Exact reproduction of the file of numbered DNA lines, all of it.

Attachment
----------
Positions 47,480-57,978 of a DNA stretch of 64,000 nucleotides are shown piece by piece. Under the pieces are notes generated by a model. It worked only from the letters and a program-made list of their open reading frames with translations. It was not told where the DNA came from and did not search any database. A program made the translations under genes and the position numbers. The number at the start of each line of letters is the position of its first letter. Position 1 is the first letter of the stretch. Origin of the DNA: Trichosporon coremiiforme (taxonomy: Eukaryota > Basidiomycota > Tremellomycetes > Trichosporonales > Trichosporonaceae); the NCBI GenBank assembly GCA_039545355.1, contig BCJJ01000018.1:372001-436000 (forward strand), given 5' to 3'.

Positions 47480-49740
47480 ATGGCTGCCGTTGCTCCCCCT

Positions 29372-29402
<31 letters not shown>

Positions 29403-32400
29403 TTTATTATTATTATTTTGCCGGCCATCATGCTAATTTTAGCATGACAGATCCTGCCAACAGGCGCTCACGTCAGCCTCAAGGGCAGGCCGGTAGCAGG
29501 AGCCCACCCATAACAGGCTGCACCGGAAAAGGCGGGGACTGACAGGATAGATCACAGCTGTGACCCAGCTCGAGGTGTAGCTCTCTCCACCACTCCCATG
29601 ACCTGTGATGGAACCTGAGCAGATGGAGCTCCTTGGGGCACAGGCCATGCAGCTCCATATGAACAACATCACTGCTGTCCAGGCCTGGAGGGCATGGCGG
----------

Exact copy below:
Positions 47,480-57,978 of a DNA stretch of 64,000 nucleotides are shown piece by piece. Under the pieces are notes generated by a model. It worked only from the letters and a program-made list of their open reading frames with translations. It was not told where the DNA came from and did not search any database. A program made the translations under genes and the position numbers. The number at the start of each line of letters is the position of its first letter. Position 1 is the first letter of the stretch. Origin of the DNA: Trichosporon coremiiforme (taxonomy: Eukaryota > Basidiomycota > Tremellomycetes > Trichosporonales > Trichosporonaceae); the NCBI GenBank assembly GCA_039545355.1, contig BCJJ01000018.1:372001-436000 (forward strand), given 5' to 3'.

Positions 47480-49740
47480 ATGGCTGCCGTTGCTCCCCCT

Positions 29372-29402
<31 letters not shown>

Positions 29403-32400
29403 TTTATTATTATTATTTTGCCGGCCATCATGCTAATTTTAGCATGACAGATCCTGCCAACAGGCGCTCACGTCAGCCTCAAGGGCAGGCCGGTAGCAGG
29501 AGCCCACCCATAACAGGCTGCACCGGAAAAGGCGGGGACTGACAGGATAGATCACAGCTGTGACCCAGCTCGAGGTGTAGCTCTCTCCACCACTCCCATG
29601 ACCTGTGATGGAACCTGAGCAGATGGAGCTCCTTGGGGCACAGGCCATGCAGCTCCATATGAACAACATCACTGCTGTCCAGGCCTGGAGGGCATGGCGG